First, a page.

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Copyright 2014 Charleston Newspapers
Charleston Daily Mail (West Virginia)

Charleston officials want a Kanawha judge to decide whether the city's municipal recreation centers are educational facilities under state law.

If the judge agrees with the city's arguments, Charleston would be able to continue to ban firearms from its recreation centers.

The complaint stems from Senate Bill 317, which was signed into law by Gov. Earl Ray Tomblin earlier this week.

The new law changes how municipalities can regulate firearms on municipal property.

One of the provisions of the bill requires cities to allow licensed concealed carry firearms into municipal recreation centers, which are defined as "any municipal swimming pool, recreation center, sports facility, facility housing an after-school program or other similar facility where children are regularly present.

However, state law also bans all firearms from being carried "on a school bus . . . in or on a public or private primary or secondary education building, structure, facility or grounds including a vocational education building, structure, facility or grounds where secondary vocational education programs are conducted or at a school-sponsored function.

Charleston officials believe that since the city's Martin Luther King, Jr. Community Center houses a Head Start program and other recreation centers host after-school programs, those facilities count as education facilities under state law.

Circuit Judge Carrie Webster has been assigned to the complaint.

The state law in question, Senate Bill 317, was changed several times since its introduction, and was passed unanimously by the Senate. In the House of Delegates, only five members voted against the bill - Nancy Guthrie, Meshea Poore and Danny Wells, all D-Kanawha; Mary Poling, D-Barbour; and Stephen Skinner, D-Jefferson.

For most cities in the state, the new law generally expands their right to regulate firearms by eliminating a 1999 law that made city gun ordinances illegal except for those in effect at the time.

However, for Charleston, South Charleston and Dunbar - three of the four cities with pre-1999 gun ordinances - the new state law will reduce their ability to regulate guns due to the recreation center provision.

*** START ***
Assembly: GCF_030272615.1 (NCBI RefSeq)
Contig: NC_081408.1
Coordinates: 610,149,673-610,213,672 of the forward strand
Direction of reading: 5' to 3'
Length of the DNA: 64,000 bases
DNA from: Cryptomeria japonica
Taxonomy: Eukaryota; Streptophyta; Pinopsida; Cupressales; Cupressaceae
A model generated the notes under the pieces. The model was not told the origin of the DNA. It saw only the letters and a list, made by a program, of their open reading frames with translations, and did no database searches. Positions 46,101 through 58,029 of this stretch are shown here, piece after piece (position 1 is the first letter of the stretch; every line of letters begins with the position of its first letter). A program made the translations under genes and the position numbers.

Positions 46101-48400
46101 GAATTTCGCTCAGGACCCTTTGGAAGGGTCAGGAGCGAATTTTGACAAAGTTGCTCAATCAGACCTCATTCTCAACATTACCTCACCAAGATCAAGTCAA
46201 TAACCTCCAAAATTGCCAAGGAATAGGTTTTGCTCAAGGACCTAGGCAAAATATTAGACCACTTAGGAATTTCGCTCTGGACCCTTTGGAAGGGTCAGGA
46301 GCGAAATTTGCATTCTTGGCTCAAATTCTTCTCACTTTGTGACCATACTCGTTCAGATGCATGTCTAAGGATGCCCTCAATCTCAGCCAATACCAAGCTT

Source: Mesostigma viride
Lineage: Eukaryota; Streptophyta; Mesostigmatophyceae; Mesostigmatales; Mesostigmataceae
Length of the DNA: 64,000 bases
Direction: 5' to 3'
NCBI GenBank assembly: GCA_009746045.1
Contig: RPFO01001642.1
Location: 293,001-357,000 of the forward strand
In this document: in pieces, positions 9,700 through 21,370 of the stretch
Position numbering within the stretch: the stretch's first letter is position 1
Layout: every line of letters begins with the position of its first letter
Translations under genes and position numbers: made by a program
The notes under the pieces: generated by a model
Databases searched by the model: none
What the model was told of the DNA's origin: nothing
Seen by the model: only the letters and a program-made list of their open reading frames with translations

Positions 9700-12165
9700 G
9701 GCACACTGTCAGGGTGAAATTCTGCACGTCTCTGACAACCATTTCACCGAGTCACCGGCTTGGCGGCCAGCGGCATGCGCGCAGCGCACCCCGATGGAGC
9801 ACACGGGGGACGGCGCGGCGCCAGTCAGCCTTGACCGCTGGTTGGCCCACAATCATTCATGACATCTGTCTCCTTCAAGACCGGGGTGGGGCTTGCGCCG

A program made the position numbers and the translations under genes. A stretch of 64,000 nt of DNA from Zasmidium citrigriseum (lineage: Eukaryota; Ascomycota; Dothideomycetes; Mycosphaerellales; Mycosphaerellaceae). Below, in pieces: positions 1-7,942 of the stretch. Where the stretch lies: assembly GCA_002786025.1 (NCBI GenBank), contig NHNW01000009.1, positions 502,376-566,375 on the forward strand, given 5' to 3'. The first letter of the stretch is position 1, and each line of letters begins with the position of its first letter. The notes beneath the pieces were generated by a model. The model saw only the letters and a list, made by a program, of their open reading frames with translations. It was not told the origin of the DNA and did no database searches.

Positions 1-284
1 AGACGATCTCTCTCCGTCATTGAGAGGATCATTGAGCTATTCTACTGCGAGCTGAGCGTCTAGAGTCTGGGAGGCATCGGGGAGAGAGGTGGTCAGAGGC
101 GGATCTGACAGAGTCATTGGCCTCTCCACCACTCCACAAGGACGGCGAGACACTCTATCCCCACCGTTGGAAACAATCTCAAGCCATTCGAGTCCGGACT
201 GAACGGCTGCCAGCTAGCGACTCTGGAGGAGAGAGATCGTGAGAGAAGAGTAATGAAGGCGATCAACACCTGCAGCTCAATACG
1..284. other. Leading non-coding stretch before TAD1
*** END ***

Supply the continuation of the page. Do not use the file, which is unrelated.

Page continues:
The new law also allows persons who sue cities over the provisions of the bill to be awarded attorney fees and court costs at the expense of the municipality. It also dictates that municipalities cannot be treated as a property owner for the purposes of W.Va. Code 61-7-14, which ensures the right of property owners to prohibit firearms on property they own, and that guns must be allowed to be stored in locked vehicles in municipal parking facilities.

The state law also prohibits municipal laws concerning gun sales. Charleston was the only city in the state with such restrictions.

Last week, Charleston's city council removed its restrictions on handgun sales in an attempt to encourage Tomblin to veto the bill.

Charleston's gun ordinance concerning sales included a 72-hour waiting period for handgun sales, and required a registration form, photo identification and background checks for handgun buyers. It also limited handgun sales to one per person per month.

Like Charleston's ordinance concerning carry of firearms (which is still on the books), the sales law was implemented in 1993 after a string of violent crime in the city, in particular a situation where drug dealers from large metropolitan areas in the Northeast and Midwest would sell drugs in Charleston, then use the profits to buy cheap guns, according to a Daily Mail article at the time. The city chamber of commerce also endorsed the law.

Since that time, city officials have maintained that the gun sales law has eliminated the "drugs-for-guns trade in the city.


March 28, 2014




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